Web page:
There is a moment in Wind River, in which a character tries to console a father over the loss of his daughter.
“If you shy away from the pain of it, then you rob yourself of every memory of her”, he states, before adding, most poignantly, “Take the pain, its the only way to keep her with you.”
Wind River is filled with such moments, and it is a testament to the independent spirit with which the film has been crafted, that such character beats, and such bleak truths, are allowed to breath within the familiar patterns of a well worn genre.
Taylor Sheridan is arguably the most reliable writer working in American film and with this, his second turn as director, he proves a natural at handling all aspects of his story, from conception to execution.
And there is plenty of execution to be found within the narrative itself.
Ostensibly a murder mystery, set in the stark, snow clad beauty of Wyoming, the body of an 18 year old girl is found within the Wind River Native American reserve, sparking an investigation, led by FBI agent Jane Banner (played by Elizabeth Olsen).
Key to both the investigation, not to mention the legal politics of the land on which the crime has been committed, is Cory Lambert (Jeremy Renner), a hunter, whose tragic past makes him the perfect person to aid the rookie agent, whose assumptions about the procedures of the Native American authorities prove to be fascinatingly naïve.
Indeed, the great strength of Sheridan’s story is his focus on the practicalities of such procedures. Woven into the plot are issues of racism, culture clash and, most interestingly, how a coroner’s report can mean the difference between murder and misconduct.
Refreshingly free of cliché, there is not a hint of romance between the film’s leads, the sort of conceit that in lesser, more studio driven thrillers, would be a given. Instead, the film focuses on a notion of loss and the redemption that can be found within family, creating an emotional through line of immense effect and power, most of which is down to Renner, who gives a performance of both great warmth and old school machismo: his Cory a man torn between a past he can’t let go of and a future that seems uncertain.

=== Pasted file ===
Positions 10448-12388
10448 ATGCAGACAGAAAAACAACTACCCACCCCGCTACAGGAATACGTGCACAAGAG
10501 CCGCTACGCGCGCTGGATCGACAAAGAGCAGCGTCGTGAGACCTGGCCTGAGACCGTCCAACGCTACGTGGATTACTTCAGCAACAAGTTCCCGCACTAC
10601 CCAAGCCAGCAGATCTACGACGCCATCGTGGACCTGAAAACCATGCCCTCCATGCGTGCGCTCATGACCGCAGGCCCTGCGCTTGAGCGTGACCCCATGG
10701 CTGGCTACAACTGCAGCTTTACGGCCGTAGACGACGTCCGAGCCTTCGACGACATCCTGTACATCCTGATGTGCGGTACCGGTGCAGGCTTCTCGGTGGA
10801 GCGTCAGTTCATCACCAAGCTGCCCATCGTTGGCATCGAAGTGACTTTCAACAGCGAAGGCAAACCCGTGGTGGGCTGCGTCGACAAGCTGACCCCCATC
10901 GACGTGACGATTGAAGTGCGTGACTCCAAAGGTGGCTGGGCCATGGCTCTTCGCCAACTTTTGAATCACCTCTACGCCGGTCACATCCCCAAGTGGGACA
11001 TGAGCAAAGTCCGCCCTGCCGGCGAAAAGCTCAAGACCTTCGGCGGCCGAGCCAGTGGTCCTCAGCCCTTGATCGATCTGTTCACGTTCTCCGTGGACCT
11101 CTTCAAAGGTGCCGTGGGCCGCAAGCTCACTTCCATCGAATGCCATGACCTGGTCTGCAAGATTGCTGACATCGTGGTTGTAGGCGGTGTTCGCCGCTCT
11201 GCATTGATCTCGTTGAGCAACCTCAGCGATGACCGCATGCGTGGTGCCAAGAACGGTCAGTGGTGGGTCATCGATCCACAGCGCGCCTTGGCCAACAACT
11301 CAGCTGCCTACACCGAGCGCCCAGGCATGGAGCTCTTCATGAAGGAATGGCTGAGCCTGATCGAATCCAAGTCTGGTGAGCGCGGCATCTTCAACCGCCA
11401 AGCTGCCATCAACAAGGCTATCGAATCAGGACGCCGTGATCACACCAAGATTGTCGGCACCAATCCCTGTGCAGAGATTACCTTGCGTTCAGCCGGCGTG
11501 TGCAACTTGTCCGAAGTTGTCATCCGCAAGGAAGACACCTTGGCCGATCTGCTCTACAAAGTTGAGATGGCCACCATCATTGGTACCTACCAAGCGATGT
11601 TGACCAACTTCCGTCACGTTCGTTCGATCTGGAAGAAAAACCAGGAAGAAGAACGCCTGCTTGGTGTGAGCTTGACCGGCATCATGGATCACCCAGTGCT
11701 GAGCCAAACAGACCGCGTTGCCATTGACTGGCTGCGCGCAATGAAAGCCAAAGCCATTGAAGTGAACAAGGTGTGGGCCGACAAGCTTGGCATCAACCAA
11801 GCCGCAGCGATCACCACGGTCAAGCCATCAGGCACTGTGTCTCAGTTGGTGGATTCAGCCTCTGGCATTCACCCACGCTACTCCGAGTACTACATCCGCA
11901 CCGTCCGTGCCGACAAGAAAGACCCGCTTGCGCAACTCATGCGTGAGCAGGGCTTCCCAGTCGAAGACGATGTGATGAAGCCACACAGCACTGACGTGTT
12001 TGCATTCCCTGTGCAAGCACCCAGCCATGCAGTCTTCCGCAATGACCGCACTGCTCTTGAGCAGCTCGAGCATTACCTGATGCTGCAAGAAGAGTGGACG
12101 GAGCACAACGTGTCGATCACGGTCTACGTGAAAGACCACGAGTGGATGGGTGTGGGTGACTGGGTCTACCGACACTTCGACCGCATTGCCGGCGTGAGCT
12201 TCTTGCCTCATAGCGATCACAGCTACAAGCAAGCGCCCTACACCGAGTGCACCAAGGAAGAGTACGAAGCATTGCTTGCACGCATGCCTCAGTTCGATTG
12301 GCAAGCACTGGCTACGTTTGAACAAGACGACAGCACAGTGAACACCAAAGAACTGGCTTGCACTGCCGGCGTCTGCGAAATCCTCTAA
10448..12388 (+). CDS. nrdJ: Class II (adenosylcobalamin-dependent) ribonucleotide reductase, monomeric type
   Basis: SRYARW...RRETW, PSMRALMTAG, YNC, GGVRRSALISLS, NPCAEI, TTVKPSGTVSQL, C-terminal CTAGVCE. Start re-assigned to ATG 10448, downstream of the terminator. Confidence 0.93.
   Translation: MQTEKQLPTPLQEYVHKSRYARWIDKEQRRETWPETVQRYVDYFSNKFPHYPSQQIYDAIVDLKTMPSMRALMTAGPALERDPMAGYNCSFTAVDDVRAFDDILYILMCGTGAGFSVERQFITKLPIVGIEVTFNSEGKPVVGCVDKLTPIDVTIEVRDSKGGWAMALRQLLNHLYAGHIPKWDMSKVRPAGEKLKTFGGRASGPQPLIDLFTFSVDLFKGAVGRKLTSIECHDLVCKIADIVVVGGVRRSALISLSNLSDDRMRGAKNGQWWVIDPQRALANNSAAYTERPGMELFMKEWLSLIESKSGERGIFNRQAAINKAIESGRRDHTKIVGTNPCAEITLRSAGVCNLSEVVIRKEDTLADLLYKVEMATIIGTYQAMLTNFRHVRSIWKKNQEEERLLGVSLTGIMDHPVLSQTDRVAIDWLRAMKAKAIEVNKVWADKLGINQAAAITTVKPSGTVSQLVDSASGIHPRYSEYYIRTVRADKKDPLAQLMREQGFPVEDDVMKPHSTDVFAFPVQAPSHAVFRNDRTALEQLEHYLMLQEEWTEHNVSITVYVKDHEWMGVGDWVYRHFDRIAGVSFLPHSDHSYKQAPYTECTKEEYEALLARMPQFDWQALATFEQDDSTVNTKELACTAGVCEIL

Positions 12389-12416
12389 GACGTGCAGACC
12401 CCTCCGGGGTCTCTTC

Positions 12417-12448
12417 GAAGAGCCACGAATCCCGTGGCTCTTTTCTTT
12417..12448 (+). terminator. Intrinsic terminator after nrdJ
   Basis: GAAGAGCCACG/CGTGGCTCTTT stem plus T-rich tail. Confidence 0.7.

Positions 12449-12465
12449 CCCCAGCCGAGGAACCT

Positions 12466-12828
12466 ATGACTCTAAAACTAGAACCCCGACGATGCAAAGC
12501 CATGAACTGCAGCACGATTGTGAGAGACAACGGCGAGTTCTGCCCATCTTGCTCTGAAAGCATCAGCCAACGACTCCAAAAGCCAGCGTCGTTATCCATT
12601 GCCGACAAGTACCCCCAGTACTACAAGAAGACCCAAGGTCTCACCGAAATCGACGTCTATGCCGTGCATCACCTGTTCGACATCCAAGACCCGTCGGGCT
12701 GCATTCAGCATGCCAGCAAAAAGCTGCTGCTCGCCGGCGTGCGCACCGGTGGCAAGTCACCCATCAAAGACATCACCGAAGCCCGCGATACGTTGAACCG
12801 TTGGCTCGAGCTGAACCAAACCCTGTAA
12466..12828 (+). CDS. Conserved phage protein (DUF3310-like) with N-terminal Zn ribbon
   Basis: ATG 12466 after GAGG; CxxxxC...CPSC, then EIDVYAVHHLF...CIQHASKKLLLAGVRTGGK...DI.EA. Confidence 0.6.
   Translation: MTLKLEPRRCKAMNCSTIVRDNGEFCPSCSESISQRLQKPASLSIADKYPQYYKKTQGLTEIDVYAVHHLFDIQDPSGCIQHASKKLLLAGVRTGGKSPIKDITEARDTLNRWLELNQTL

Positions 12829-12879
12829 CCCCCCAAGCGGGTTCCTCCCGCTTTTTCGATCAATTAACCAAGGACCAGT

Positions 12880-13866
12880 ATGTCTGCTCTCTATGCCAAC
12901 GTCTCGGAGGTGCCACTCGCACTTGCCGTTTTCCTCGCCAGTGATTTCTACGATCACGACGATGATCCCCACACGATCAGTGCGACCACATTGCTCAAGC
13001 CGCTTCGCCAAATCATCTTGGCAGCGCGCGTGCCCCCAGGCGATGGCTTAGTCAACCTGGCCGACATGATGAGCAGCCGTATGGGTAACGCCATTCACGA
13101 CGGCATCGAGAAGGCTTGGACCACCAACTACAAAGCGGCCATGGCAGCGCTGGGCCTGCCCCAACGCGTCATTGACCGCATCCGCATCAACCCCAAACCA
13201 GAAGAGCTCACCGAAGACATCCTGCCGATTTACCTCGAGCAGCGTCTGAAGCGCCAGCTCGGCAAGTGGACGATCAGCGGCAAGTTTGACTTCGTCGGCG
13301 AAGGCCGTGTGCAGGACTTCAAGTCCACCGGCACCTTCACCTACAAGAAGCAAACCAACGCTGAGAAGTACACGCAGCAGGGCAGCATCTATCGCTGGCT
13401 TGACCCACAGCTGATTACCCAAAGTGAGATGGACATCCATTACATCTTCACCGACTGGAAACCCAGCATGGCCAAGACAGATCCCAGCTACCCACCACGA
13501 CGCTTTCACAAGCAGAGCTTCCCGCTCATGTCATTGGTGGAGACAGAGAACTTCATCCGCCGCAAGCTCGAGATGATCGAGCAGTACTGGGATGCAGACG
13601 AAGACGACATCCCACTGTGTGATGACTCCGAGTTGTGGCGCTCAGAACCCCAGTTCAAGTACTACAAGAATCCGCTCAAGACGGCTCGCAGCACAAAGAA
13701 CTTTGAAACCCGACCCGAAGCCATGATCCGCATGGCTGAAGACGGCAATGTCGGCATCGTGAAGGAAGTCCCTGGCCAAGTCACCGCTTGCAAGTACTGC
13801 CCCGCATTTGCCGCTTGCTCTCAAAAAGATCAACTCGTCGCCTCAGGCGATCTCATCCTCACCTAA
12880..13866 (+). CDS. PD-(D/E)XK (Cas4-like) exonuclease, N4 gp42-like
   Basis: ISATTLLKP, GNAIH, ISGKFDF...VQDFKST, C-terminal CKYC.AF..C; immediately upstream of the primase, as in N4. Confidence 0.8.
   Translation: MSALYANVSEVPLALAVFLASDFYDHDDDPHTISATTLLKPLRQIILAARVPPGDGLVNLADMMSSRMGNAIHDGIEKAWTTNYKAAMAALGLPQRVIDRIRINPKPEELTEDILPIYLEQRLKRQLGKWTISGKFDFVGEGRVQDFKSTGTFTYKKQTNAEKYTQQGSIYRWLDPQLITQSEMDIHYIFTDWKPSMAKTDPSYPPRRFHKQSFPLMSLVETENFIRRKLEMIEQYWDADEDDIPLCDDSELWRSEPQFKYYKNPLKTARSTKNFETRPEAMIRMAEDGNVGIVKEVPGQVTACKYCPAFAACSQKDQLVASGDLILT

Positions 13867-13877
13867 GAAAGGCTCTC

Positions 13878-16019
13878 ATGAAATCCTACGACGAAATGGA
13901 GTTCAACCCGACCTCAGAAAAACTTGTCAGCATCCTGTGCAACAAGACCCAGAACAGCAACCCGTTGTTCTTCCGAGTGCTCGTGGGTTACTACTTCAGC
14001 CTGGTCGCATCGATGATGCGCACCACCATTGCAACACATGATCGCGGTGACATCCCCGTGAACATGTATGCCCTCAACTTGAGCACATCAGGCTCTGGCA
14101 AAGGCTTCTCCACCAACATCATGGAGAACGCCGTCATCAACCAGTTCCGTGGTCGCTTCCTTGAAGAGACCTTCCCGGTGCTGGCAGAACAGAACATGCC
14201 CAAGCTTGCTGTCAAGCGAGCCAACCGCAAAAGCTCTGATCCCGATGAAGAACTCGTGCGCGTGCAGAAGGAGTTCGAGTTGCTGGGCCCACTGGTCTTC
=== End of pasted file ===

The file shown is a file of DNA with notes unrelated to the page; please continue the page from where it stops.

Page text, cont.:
Think Clint Eastwood, but one that would be safe to hug.
Elsewhere, the cinematography, by Ben Richardson, makes magnificent use of the Wyoming locations, particularly in the night sequences, which play the whitest snow off the darkest shadows. You feel every minus in the temperature, every breath the characters take, be it their first or last.
The use of Nick Cave and Warren Ellis for scoring duties also works wonderfully, giving the picture a kinship to other wilderness dramas of recent years, such as The Proposition and The Road.
Indeed, Wind River feels almost like a Cormac McCarthy tale, albeit one with a little more heart and optimism.
Sheridan explores intimate drama in epic locations, stories fused with a wild west sensibility, but a contemporary relevance. As he showed within his screenplays for Sicario and Hell or High Water, he is a film maker interested in the dynamics of human behaviour, not to mention the brutality of nature versus nurture. As such, his directing style is almost invisible, a no nonsense approach that never intrudes upon the story, yet still manages to cast up some memorable imagery, particularly a surreal moment of a spider crawling across the snow which seems throwaway, yet is ripe with significance.
Wind River doesn’t re-invent the wheel.
Instead, it reminds you just how magnificent the wheel can be.
Wind River is available on digital download now, and on DVD/Blu-ray from January 22nd, 2018.
The DVD/Blu-ray contains two deleted scenes and a selection of behind the scenes featurettes.
STARS:Jeremy Renner, Elizabeth Olsen